As a follow up to our previous post regarding current market conditions, I thought it would be valuable to remind our clients that the media frenzy over recent market volatility, once again, is dominating the headlines as journalists bewilder all of us about what news is good and what’s bad. I refer to it as “information overload” as antsy financial reporters make outrageous predictions during their “markets in turmoil” special report segments where they literally create a scenario where all news is bad news. Trade war fears, interest rate hikes, skepticism that an economic slowdown is looming, and, most recently, a Government shutdown are all the rave these days and depending on who you’re listening to on TV, the issues have issues.
Let’s go over these topics and try to find some clarity:
In early December, President Trump and Chinese President XI Jinping conducted first-round trade negotiations during the G20 Summit, and ultimately, those negotiations ended with a 90 day trade truce to provide the time necessary to adopt a mutually beneficial deal. Off the news, Dow futures climbed 400 points on Sunday, December 2nd , only to meet sobering skepticism over legitimacy of the truce and within two trading days, the markets were so spooked that the Dow Jones Industrial Average got flushed by nearly 800 hundred points by the close of business on December 4th. (Good news is bad news).
The current trade arrangements between the US and China have been in place for decades, and expectation of a clearly defined pathway to a trade resolution at this point is largely unreasonable. Investors clearly remain nervous over the situation because the negotiation will be very thorny, to say the least, and both Trump and XI seem unwilling to bend as they both remain resolute in their stance. That said, a truce between the two nations, in the form of the 90 window, is at least a sign from both sides that they are serious about making a deal, and ultimately, in my opinion, should be perceived as a positive development.
The sharp decline in bond market yields last week was predominantly unexpected by bond traders, especially since the Federal Reserve has raised rates and Investing 101 tells us that when rate rise, bonds should decline. Well, this time around it’s an opposite reaction. So what happened? As investors fled the stock market the “flight to quality” was back to bonds, resulting in bond prices rising and a commensurate decline in rates across the board. Also, the move higher in rates was a reaction to unexpected “dovish” language used by Fed President Jay Powell during the latest Fed meeting when he alluded to rates being much closer to neutral than what was previously forecasted. The decline in yields forced a brisk “flattening” of the yield curve which, historically, is a sign of impending economic slowdown, and potentially, risk of a near term recession on the horizon. (Bad news is bad news).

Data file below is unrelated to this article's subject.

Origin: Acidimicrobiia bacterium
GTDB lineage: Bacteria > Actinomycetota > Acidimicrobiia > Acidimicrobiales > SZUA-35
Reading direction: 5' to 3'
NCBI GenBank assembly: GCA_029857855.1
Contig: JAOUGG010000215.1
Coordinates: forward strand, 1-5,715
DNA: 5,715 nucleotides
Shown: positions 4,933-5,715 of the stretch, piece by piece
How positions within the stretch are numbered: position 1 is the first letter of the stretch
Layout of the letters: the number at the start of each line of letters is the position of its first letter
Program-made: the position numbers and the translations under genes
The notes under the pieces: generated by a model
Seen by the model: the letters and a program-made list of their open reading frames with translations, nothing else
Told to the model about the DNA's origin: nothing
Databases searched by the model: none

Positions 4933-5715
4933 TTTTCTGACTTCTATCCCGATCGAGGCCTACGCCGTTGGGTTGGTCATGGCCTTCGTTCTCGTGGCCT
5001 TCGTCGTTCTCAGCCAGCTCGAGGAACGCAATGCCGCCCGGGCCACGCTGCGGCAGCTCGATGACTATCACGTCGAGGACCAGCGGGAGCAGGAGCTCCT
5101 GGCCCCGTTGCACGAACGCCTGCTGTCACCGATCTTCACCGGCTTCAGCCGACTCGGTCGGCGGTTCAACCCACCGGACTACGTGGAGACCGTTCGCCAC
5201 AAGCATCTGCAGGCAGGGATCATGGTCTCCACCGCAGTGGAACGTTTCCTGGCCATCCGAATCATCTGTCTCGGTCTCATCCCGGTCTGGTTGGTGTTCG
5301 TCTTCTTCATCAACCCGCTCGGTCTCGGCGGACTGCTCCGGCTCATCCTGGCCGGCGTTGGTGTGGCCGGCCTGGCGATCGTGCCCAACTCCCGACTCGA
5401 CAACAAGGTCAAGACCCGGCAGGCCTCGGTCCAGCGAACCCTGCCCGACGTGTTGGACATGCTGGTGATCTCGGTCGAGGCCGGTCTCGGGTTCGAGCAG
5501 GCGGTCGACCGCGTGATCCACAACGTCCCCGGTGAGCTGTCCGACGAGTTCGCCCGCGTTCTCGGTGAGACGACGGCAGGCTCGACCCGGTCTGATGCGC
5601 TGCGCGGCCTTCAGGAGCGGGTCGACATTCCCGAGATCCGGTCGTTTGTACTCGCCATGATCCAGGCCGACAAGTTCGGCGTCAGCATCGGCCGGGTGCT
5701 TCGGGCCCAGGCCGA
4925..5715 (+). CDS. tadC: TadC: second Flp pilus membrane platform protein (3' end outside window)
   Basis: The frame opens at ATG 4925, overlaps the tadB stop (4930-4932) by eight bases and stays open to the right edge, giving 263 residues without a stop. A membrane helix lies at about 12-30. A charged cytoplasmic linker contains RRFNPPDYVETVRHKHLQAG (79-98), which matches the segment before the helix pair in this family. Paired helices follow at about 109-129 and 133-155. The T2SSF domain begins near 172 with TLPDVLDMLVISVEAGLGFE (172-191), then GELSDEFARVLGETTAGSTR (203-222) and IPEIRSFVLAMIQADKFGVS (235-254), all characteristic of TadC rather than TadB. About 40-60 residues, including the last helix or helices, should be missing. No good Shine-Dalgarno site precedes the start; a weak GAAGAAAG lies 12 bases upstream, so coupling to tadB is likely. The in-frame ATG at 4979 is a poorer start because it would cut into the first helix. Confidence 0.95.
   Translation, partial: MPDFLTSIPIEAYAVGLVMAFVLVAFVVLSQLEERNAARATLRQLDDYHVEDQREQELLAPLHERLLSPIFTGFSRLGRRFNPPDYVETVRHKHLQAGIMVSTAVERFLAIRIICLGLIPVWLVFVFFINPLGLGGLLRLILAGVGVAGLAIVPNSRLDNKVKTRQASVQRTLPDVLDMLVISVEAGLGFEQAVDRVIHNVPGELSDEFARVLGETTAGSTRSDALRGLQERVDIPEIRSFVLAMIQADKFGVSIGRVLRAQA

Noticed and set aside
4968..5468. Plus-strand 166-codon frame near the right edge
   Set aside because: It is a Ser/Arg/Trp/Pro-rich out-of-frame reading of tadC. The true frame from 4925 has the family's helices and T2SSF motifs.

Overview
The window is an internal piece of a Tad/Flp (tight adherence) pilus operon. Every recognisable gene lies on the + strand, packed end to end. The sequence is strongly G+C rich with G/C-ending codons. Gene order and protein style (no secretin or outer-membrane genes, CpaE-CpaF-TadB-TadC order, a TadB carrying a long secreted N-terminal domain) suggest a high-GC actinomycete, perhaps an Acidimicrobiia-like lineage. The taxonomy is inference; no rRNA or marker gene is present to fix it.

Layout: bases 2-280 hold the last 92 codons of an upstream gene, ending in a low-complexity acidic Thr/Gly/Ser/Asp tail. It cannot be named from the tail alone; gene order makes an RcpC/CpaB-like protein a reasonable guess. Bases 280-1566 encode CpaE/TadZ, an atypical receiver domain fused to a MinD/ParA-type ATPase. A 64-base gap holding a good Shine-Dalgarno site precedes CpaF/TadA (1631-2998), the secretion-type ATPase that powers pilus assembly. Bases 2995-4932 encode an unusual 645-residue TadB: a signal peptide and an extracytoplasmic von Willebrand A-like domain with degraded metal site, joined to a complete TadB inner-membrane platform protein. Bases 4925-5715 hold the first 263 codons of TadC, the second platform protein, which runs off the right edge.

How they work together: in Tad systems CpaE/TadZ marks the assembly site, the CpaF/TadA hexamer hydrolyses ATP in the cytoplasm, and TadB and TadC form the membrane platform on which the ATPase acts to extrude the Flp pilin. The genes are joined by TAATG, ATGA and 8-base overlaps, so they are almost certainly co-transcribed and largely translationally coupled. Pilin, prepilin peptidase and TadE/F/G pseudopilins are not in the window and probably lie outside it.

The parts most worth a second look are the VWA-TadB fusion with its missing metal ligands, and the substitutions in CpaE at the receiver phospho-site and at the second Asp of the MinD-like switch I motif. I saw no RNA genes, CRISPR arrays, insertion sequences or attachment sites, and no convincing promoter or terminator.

The flattening of the curve has been reliable over the years in forecasting recessions, but, it can also be a false alarm. In early 2016, we saw a big selloff in stocks that was triggered by fears of a recession predicted by a flattening curve and, although that was a very tough year for stocks, it ended up being a false read on the economy and there was no recession. Go way back, 30 years or so to the crash of 1987 where stocks swooned over 22% in one trading day – after that crash, every economist in the country was 100% certain that recession was on its way. Well, it didn’t occur, the economy actual continued to grow, and looking back, many argue that an explanation for the 1987 crash was (believe it or not) computerized trading where computers executed rapid stock trades based on external inputs for technical reasons only, ignoring fundamentals. Modern day algorithms: Sound familiar? (No news is bad news)
On Friday, December 7th, the November jobs report was released with data depicting slower growth rate than what was previously expected (155,000 Actual vs. 198,000 Forecast). The more modest increase, coupled with an unchanged unemployment rate, was initially perceived as a positive indication of economic growth settling into a more sustainable level, and also good reason for a potential “rate-hike pause” from the Fed in December. Markets rose Friday morning on the perception of the "good news" only to be met with more skepticism of an economic slowdown and “growth scare” which resulted in a sharp intraday sell-off with the Dow Jones Industrial Average finishing the day negative by over 500 points. Once more, this action in the markets showed that investors continued to be extremely nervous and the robots continued on their “Ready, Shoot, Aim” selling programs.
Fundamentals Over Fear
Barring any unforeseen economic data which would indicate risks of a near-term recession, the economy’s strength appears to be sustained and stock market fundamentals remain predominantly positive. As we have mentioned multiple times in our posts, headlines are a true risk to the market, and misconceptions of information can lead to brash overreactions especially during periods of extreme volatility. During these times, investors need to maintain perspective. So, as we say, we must keep our heads while everybody else is losing theirs, know that the bottom is in sight but it is a process, and trust our long-term investment practices.
(The opinions voiced in this material are for general information only and are not intended to provide specific advice or recommendations for any individual. All performance referenced is historical and is no guarantee of future results. All indices are unmanaged and may not be invested into directly. The economic forecasts set forth in this material may not develop as predicted and there can be no guarantee that strategies promoted will be successful.)